Myth: We could have avoided the crisis if states coordinated better.
Example: “Crisis… could have been avoided had refugees been able to travel normally, or make applications for asylum at embassies.”

Reality: Even if rich countries were willing to host every single refugee out there, it would be logistically impossible. Extra efforts should therefore be concentrated on the conflict region. While the option of asylum for refugees who reach Western shores is critically important, it is “hopelessly inadequate” as a solution to refugee crises. The causes of refugee flight are complex, and require a multi-faceted approach, including diplomacy and conflict resolution. To Oxford’s Matthew Gibney, even if “democratic states were to satisfy all of humanitarianism’s requirements, the claims of many of the world’s refugees to a safe place of residence would still go unmet.” Obviously, refugees arriving on the Western doorstep cannot be turned away. But in weighing the costs, benefits and ethics of refugee policy, we must acknowledge the relatively privileged status of the few refugees who have the means to make the journey, versus the dire needs of far larger populations near the conflict. There are no easy answers to their plight, but the inevitable search for answers must begin with correct facts. Otherwise, headlines will shock and sadden, without prompting effective action.

The BENGHAZI!!!!!!! Scam

[ 31 ] October 13, 2015 |


In a rational universe, as Bouie says, the House Benghazi committee would be a punchline:

Republicans have consistently denied that this is a partisan fishing expedition. “My interest is in the past, not the future. I’m trying to figure out what happened to four Americans in Benghazi,“ said South Carolina Republican Rep. Trey Gowdy, who leads the committee, in reply to further criticism from Cummings. But it’s not hard to understand Democratic frustration. Three separate investigations—from the Senate Committee on Homeland Security and Governmental Affairs, from the House Select Committee on Intelligence, and from the Senate Select Committee—cleared Clinton and the State Department of particular wrongdoing. There were no warnings and there was no cover-up. At most, the agency and its leaders were negligent in the face of danger.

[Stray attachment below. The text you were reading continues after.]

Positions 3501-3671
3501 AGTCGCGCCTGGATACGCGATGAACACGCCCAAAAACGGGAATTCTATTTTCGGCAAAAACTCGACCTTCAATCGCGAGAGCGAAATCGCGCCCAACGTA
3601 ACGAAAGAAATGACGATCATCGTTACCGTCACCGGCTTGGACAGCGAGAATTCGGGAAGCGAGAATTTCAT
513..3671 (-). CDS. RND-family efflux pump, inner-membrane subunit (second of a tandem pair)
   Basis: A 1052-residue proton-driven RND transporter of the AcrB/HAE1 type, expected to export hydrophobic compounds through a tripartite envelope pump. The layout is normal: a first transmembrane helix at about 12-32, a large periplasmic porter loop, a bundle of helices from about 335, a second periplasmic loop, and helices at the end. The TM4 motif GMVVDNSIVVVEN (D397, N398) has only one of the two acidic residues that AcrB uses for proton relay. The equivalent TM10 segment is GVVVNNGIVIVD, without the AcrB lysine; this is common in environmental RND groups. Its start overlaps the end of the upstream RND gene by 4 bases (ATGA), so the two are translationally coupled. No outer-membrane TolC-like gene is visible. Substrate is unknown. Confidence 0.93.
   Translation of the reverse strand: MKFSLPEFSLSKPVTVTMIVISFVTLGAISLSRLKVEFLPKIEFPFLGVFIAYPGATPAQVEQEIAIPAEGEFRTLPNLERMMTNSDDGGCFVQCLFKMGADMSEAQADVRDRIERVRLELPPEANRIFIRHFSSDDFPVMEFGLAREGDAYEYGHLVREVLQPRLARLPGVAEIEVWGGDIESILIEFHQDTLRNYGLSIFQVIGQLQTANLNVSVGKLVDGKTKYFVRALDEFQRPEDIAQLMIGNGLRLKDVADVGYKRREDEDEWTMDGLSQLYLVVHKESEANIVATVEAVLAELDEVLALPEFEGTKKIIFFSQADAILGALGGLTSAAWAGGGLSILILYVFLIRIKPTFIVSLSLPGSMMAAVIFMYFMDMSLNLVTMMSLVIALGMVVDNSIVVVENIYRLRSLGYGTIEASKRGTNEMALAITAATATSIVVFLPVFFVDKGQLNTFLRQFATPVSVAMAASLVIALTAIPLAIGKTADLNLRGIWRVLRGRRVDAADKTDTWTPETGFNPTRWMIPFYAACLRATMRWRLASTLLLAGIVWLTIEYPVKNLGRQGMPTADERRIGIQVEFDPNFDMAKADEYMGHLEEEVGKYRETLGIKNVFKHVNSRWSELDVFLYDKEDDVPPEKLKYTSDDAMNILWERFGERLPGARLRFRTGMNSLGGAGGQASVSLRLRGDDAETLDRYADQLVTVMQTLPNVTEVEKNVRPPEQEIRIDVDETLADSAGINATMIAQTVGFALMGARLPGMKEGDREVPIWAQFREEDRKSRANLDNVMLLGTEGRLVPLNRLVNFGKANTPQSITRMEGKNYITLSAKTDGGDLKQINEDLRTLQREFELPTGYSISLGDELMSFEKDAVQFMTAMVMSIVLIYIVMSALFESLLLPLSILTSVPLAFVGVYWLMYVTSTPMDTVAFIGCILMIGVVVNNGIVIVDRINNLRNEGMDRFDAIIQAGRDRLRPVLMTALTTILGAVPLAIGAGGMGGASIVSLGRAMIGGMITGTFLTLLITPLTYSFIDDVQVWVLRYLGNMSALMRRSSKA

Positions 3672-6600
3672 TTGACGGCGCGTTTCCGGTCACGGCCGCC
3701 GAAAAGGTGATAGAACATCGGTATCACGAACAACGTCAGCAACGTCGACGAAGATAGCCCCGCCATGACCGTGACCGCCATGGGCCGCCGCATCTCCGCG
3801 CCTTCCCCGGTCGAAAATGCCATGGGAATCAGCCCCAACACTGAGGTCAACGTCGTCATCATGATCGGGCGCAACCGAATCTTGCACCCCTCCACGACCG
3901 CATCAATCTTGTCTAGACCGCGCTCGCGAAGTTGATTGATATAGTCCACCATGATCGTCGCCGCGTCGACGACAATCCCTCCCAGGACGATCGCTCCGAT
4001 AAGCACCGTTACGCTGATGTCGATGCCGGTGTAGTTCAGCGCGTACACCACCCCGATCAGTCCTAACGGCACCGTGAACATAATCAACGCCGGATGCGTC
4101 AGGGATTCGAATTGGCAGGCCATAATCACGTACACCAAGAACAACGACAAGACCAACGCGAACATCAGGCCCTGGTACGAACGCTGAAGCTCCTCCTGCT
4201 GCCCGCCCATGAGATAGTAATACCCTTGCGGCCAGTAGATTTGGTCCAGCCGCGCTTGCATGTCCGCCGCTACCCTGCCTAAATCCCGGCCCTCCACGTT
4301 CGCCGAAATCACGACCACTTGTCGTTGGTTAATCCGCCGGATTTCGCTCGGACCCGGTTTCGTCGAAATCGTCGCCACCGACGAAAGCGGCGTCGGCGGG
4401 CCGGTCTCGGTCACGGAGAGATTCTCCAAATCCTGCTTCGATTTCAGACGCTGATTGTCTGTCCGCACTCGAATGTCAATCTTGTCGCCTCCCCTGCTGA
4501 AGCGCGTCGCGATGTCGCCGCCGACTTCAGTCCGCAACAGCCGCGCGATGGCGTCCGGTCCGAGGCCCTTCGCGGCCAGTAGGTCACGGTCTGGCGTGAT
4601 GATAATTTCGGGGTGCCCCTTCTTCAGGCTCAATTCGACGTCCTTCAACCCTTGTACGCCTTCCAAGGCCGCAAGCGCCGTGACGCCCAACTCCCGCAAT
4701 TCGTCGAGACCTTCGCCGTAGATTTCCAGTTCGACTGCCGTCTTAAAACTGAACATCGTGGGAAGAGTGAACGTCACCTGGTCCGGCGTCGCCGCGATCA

Despite this, Republicans pressed ahead. In the 17 months since the committee was formed, investigators haven’t found anything to contradict earlier assessments. Then, as now, there’s no evidence of a cover-up from Clinton or the administration.


But that was before Boehner announced his retirement, and before his assumed successor—House Majority Leader Kevin McCarthy—said too much about the actual purpose of the committee. “Everybody thought Hillary Clinton was unbeatable,” McCarthy said to Fox News’ Sean Hannity. “But we put together a Benghazi special committee, a select committee. What are her numbers today? Her numbers are dropping.”

This connection—between the committee, the email scandal, and Clinton’s declining numbers—was debatable. But the words were there: The committee wasn’t about finding the truth behind the attack in Benghazi; it was about tanking Clinton ahead of the election.


This weekend, another shoe dropped for the Benghazi committee. “A former investigator for the House Select Committee on Benghazi says he was unlawfully fired in part because he sought to conduct a comprehensive probe into deadly attacks on the U.S. compound instead of focusing on Hillary Rodham Clinton and the State Department,” reported the Associated Press.

The New York Times followed with a major story that detailed the degree to which “the focus of the committee’s work has shifted from the circumstances surrounding the Benghazi attack to the politically charged issue of Mrs. Clinton’s use of a private email server while she was secretary of state.” What’s more, according to the Times, this was a particular preoccupation for Boehner, who pushed the committee to focus on Clinton’s emails.


At this point, the House Select Committee on Benghazi is a dead letter. Democrats will dismiss it entirely, Hillary Clinton—in her upcoming testimony—will likely treat it with contempt, and the media will disregard its claims. Indeed, there’s a chance this could spread beyond the committee to Clinton’s email controversy.

I hope that the optimism at the end is warranted. I fear that it is not. The media rule that governs all Clinton “scandals” from Whitewater on seems to be “where there’s enough flatulence, there’s fire.” I suspect that the press can pretend that the Benghazie and especially email servers are real scandals for a while yet.


[ 174 ] October 13, 2015 |

I’m still fighting off a bug that was clearly engineered by Satan so I can’t do an entry of substance. What I can do, however, is link to another blog entry that has funny MRA graphics in it.


I have to admit I found the first graphic unsettling. I had no idea Jessica Alba was a murderer. Until now I’d thought the only thing she’d killed were any lingering feelings of affection I had for Frank Miller films.

“That Word Extremism, I Do Not Think….”

[ 25 ] October 13, 2015 |


Michael Kinsley is, in 2015, being paid to write a column, and this month’s insight is that Donald Trump is not qualified to be president. You can’t get that kind of analysis from just anybody! You would think that pursuing this line of argument wouldn’t be much a challenge, but he manages to step into a rake or ten along the way: